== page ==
On the other hand, the theology of Phoebe Palmer tended to emphasize a propositional syllogism without the direct existential witness. Christian perfection was to be claimed on the basis of a naked or bare faith without any assurance.
The new trend in contemporary Wesleyan theology is to abandon full inerrancy in favor of soteriological inerrancy. In his monthly column “Words of Faith” for Herald of Holiness, Staples wrote on “Inerrancy” in June 1998. He rejected “epistemological inerrancy” and opted for “soteriological inerrancy.”
Epistemology deals with the nature, limits, and validity of knowledge. The most basic question in theology is, “What is the source of knowledge?” Only after the source of knowledge and truth has been established as reliable, can we go on to discuss other matters, such as salvation. Since the Bible is epistemologically inerrant, everything it says on any subject must be true and we can trust its message of salvation.
But Staples rejected this approach, declaring that Wesleyan theology works differently. For Wesleyanism, Staples said the most basic theological question is, “What must I do to be saved?” “In Wesleyan theology, salvation is truth. Truth is determined by what salvation is, not the other way around.” Yet we are expected to accept this paradigm on the authority of Staples. He does not demonstrate that Wesley ever held such an epistemology. There are many answers to the question, “What must I do to be saved?” Why would we regard the biblical answer as inerrant and reject the answers of tradition, reason, experience, and even other religions? Thus, we place ourselves in a difficult situation when we try to subjectively determine the limits and ramifications of soteriological inerrancy. This is a form of reductionism.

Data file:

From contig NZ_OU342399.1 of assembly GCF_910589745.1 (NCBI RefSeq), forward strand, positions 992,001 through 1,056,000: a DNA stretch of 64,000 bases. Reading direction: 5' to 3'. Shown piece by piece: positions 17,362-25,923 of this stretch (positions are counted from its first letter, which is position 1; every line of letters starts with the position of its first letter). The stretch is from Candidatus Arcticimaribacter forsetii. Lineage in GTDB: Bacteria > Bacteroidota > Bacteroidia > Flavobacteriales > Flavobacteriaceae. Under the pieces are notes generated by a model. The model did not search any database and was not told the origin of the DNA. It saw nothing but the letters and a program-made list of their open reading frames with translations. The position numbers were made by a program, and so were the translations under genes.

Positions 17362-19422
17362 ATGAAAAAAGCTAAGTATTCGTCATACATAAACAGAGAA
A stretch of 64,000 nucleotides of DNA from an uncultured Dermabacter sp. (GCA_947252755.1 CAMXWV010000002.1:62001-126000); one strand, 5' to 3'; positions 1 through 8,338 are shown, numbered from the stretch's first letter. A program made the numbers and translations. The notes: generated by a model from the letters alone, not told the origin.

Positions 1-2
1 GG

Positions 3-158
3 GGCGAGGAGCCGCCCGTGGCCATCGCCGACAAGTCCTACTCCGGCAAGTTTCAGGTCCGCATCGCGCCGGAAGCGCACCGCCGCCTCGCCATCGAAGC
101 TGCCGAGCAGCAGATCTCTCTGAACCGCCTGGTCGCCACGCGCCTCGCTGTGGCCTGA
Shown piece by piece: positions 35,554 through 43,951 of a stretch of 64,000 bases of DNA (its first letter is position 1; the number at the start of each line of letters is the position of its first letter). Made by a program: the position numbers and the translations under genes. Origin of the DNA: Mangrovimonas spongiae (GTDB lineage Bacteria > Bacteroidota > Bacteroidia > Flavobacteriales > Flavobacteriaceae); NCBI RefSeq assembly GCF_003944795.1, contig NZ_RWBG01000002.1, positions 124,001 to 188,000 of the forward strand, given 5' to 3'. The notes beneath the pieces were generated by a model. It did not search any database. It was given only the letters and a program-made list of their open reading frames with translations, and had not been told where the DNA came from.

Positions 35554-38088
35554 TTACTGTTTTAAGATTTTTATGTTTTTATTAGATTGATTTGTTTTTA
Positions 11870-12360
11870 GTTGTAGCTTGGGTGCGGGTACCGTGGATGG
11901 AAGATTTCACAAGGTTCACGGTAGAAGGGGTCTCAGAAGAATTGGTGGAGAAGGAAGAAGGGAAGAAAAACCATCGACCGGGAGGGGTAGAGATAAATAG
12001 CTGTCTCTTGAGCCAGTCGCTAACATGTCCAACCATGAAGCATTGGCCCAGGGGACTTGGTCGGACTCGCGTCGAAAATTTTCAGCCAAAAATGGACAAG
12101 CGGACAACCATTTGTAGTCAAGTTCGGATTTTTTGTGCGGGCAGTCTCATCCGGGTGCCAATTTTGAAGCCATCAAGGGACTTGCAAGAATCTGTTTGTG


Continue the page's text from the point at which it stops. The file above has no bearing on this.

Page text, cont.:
To support his position, Staples quoted John Wesley’s statement, “I want to know one thing, the way to heaven; how to land safe on that happy shore.” Staples quoted from Wesley’s preface to his sermons. Yet in this preface Wesley continued, “God himself has condescended to teach the way: for this very end he came from heaven. He hath written it down in a book. O give me that book! At any price give me the Book of God! I have it. Here is knowledge enough for me. Let me be homo unius libri [a man of one book].”